I don't mind shooting digital cinema because I've already shot and edited on film for years. I've worked at lab's, I've worked with telecine machines, I've done film restoration as well. However, most of my clients have no interest in film, they want something that people can see on the internet. It's a disposable world we live in. You work hard to produce a product, it's put online, people watch it and then it disappears from consciousness. Heck, even the digital features I've worked on… people make them quick and move onto the next one. Very few people spend the time or the money necessary to make a real piece of art and we no longer have a physical connection to what we make. That separation in my view is part of what's destroying cinema. 


  • 1

#19 Rakesh Malik

Rakesh Malik
  • Basic Members
  • PipPip
  • 84 posts
  • Cinematographer
  • Seattle, WA

Posted 25 February 2015 - 02:14 PM

I don't agree that you don't need talent to edit with an NLE, because you do still need to know how to tell a story. An editor who doesn't understand what pacing and suspense are won't give you a good cut whether on an NLE or by splicing film. 

 

Too many people these days have it in their heads that directing a movie means pointing a camera at a bunch of actors and calling "action" without consideration to blocking, lighting, art direction, and composition. There's a book out called "Directing the Camera" that could be summed up as, "You're probably not naturally talented, so don't bother trying to be artistic, just pan the camera a lot."

 

Most of the so-called DPs around here are really just rental bodies with cameras. They don't get involved in designing shots or lighting, they light the gaffers take care of the lighting, and for the most part, no one seems to worry much about blocking outside of action sequences and continuity.

 

That's one of the biggest detriments to cinema these days. Indie films end up looking bad because the people making them usually assume that raising production value means putting the camera on a jib and keeping it moving, rather than about lighting, blocking, stage direction, portraying emotion, and art direction.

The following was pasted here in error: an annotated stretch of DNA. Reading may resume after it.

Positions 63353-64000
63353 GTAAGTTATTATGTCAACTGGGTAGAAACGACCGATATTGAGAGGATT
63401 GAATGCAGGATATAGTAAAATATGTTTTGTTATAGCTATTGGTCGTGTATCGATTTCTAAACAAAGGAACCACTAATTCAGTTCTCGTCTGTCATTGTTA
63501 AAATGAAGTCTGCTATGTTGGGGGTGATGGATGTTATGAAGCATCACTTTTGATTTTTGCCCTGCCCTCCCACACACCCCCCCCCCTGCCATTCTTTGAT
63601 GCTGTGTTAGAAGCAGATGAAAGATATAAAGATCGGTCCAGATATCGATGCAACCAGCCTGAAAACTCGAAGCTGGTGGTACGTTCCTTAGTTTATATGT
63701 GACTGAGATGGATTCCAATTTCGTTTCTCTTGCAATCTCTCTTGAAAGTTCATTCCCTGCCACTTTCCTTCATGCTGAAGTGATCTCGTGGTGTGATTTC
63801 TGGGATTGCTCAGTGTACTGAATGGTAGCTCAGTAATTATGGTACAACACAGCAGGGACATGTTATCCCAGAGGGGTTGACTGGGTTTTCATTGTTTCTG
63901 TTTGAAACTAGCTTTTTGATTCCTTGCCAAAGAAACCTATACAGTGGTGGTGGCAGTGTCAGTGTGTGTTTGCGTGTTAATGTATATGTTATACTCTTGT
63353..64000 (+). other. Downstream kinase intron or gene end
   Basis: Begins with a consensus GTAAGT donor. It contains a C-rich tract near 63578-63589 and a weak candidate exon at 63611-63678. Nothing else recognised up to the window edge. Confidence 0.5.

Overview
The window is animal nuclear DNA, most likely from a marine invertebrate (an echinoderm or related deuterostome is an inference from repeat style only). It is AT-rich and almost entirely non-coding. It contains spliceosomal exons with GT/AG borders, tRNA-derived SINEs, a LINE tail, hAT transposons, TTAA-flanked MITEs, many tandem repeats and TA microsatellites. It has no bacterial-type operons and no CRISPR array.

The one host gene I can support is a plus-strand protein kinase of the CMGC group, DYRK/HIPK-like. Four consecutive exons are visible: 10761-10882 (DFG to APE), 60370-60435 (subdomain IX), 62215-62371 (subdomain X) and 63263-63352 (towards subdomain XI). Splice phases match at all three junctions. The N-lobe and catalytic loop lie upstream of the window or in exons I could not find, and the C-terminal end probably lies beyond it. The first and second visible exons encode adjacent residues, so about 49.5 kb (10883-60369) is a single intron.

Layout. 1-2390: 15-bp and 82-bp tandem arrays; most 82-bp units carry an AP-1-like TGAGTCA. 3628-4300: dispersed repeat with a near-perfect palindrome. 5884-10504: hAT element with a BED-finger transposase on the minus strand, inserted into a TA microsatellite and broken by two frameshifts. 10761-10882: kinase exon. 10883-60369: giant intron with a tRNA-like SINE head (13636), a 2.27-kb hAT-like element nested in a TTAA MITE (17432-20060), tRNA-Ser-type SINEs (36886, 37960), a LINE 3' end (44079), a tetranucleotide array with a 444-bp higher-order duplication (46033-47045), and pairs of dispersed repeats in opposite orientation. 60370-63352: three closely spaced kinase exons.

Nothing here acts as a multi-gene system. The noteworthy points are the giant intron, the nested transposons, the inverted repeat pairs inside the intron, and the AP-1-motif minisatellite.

It's disappointing, but hopefully it will allow people with the dedication to the art to shine amidst all of the... chaff.


  • 1

#20 Bill DiPietra

Bill DiPietra
  • Sustaining Members
  • 2267 posts
  • Cinematographer
  • New York City

Posted 25 February 2015 - 02:55 PM

Too many people these days have it in their heads that directing a movie means pointing a camera at a bunch of actors and calling "action" without consideration to blocking, lighting, art direction, and composition.

 

And those are just the very basics.  There is a plethora of visual elements that you can find in virtually every frame of a Bergman film, but in today's films, they are virtually non-existent.  Either they are not being taught or not being utilized or both.


  • 0


CineLab

Broadcast Solutions Inc

Technodolly

Zylight

Aerial Filmworks

Abel Cine

Paralinx LLC

Pro 8mm

Willys Widgets

Tai Audio

rebotnix Technologies

The Slider

Glidecam

Visual Products

Ritter Battery

CineTape

Rig Wheels Passport

Aerial Filmworks

Broadcast Solutions Inc

Abel Cine

The Slider

CineLab

Technodolly

CineTape

Zylight

Willys Widgets

Ritter Battery

Glidecam

rebotnix Technologies

Visual Products

Tai Audio

Rig Wheels Passport

Pro 8mm

Paralinx LLC